We’re just an hour away from beggining the Flint Pants and Shorts #sewitwithindybindy! If you don’t have your pattern yet, pop over to this post to get your 20% discount code!
So here is some food for thought!
The Flint pants by Megan Nielsen are perfection as they are. So sew them up as is and they will become a true workhorse in your wardrobe. Of that, I am sure!
But if you are keen to add your own flair to these pants, the options are literally endless. Hacking a pattern is so much fun for this very reason. Below are some ideas to get your creative juices flowing.
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When I made up this pair and tried them on for fit before I hemmed them I fell in love with long lines in this drapey fabric. A full length pair is definitely in my future!!
Your choices for actually altering the pattern to go full length are to either lengthen at the hemline, or slashing and spreading the pattern in the middle.
Which you choose depends on the look you want. Lengthening them at the hemline will result in an even wider leg but adding the amount of length you want at the shorts cut line will ensure the original leg shape is maintained! So how wide do you want to go?!
In order to estimate how much length you will need, check the finished garment measurements on page 3 of the sewing instructions. Measure the inseam amount for your size against your body or a pair of trousers that you like the fit of and the difference will be the amount to lengthen the pattern by. Always try your pants on before you hem them to be sure you are happy with the final length though!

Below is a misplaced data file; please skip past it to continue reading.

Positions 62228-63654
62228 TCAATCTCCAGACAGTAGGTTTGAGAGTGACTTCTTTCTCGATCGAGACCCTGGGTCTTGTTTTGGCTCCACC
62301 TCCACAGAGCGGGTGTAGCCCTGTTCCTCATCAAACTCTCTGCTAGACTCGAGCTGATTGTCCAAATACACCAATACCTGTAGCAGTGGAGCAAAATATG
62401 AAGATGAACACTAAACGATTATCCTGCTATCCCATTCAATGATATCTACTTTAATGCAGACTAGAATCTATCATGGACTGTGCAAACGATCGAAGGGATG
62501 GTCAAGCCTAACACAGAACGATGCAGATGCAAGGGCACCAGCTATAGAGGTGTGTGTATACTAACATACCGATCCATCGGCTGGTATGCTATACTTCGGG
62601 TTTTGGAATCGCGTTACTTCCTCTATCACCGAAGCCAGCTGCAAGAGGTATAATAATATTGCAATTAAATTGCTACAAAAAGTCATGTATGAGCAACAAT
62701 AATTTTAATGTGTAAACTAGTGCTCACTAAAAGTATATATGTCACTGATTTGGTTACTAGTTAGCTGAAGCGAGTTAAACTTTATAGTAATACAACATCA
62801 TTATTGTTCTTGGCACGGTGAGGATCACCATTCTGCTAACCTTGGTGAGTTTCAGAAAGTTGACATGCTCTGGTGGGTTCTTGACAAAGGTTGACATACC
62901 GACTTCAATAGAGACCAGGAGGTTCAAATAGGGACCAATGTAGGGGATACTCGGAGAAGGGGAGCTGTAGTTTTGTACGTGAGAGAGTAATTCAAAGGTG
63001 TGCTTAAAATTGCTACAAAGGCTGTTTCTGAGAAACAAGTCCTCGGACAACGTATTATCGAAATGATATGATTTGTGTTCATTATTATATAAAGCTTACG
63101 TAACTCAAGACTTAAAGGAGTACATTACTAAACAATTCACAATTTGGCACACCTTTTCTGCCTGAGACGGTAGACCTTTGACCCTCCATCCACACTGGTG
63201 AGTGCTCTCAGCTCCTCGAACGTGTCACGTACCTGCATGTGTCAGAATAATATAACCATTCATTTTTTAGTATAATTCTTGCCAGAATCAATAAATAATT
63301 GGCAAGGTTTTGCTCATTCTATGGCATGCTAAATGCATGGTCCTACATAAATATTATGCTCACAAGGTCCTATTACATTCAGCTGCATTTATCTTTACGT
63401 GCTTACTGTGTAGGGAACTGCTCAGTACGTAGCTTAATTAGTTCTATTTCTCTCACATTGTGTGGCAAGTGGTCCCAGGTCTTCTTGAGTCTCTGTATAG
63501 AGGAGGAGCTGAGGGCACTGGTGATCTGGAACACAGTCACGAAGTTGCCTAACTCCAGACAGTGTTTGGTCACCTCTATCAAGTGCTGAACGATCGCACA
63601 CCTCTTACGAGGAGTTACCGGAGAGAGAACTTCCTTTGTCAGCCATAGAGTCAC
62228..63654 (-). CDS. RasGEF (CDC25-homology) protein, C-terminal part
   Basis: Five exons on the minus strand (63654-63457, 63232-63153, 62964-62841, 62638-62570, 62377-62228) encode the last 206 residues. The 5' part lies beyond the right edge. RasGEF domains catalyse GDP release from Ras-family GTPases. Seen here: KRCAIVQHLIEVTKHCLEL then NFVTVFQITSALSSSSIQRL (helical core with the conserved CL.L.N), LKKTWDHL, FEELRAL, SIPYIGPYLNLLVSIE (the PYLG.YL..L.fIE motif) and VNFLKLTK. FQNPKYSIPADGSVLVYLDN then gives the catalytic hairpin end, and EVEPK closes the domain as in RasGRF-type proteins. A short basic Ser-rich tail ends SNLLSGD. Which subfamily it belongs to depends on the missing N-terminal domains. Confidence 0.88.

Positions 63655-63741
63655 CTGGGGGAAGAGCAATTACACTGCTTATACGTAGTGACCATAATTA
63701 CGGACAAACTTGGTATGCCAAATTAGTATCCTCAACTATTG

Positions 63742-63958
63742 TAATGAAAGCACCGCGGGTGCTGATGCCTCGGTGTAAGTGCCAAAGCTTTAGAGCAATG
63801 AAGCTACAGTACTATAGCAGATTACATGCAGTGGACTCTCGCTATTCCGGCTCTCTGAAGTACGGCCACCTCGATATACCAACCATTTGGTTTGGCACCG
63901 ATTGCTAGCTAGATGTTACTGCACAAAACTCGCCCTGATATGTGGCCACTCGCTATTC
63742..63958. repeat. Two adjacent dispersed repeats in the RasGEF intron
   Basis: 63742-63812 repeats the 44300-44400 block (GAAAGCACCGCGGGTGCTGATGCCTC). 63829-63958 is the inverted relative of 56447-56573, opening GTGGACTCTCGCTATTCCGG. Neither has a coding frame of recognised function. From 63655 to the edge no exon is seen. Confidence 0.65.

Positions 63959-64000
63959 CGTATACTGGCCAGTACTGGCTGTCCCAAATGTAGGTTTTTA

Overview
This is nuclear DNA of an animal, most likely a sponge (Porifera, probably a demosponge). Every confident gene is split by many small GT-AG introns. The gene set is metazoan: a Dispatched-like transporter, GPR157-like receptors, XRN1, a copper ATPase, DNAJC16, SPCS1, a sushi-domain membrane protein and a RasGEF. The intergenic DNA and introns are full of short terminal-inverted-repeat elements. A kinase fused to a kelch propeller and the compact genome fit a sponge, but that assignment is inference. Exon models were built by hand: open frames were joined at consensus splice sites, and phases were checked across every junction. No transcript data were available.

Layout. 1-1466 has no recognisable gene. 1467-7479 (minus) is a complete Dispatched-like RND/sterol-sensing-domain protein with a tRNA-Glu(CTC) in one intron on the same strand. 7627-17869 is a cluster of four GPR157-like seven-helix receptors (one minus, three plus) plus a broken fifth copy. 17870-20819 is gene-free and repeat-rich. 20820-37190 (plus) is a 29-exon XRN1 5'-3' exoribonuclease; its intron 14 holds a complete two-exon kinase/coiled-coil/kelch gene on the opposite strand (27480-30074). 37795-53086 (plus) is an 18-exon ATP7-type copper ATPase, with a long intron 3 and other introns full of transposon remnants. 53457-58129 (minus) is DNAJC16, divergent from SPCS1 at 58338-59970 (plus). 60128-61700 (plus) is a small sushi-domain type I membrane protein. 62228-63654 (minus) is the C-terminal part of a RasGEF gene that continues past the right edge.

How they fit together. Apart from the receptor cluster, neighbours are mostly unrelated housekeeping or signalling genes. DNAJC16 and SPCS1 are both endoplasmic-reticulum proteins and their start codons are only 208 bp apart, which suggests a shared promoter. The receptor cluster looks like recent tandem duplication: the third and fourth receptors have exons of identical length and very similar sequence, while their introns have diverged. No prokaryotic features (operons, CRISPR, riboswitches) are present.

Lou made thesefloor sweeping beauties below.
The Flint pants are cropped and sit just above the ankle. For a more summery look you may want to crop them to ¾ length.
Similar to above, to shorten the pants and keep the intended silhouette you would cut along the shorts line, overlap the pattern by the desired amount and tape back together. Finally true the seamline (which just means straightening the edges of the area you overlapped) and trim any overlapping paper.
Alternatively, you could shorten the pants at the hemline if you want to remove some of the volume, and have a straighter leg with less flare.
Because I wanted to show this print off as much as possible, I followed Megan’s tutorial for removing the release tucks and having a flat front on the Flints. If you want tot reduce the volume at the front a little, this might be the way to go for you too.
Alternatively Lou used a bib pattern she already had (the Cleo from Tilly and the Buttons) to make her version below. She went a even further, made the bib removable, lengthened the pants to full length and added patch pockets to the back too!
If you have a tried and tested bodice pattern you love. You could combine it with the Flint pants to make the jumpsuit of your dreams. A wrap top is going to be the best way to achieve this. See the awesome jumpsuit by Beck below!
TIE UP SOME DRAMA
I lengthened the ties of this pair of flints for some added movement and drama. Ideally I would have made them even wider but this was all I could squeeze out of the fabric amount I had!
To do this, take the tie pattern piece and draft the shape you would like onto a new piece of paper, using the base of the tie as a starting point so it will still fit neatly into the notches at the waistband.
I first came across the Flint pants when I was looking for a pattern to make my sailor pants dreams come true. All you have to do to add a nautical feel to these shorts or pants is sew up the button waistband (Version A or C) and add two decorative buttons to the other side of the waistband. Voila! Check out these fab sailor shorts by Jasika Nicole.
Some other ideas to explore:
- Gathering the waistline instead of sewing the release tucks
- Adding side vents to the bottom of the pants
- Colour blocking the legs
- Adding turn up cuffs
Are you going to hack the Flints? Do you have other ideas for transforming this pattern? Let me know!
Happy planning and I’ll be back in an hour to kick off this sew along with printing and cutting out your pattern!!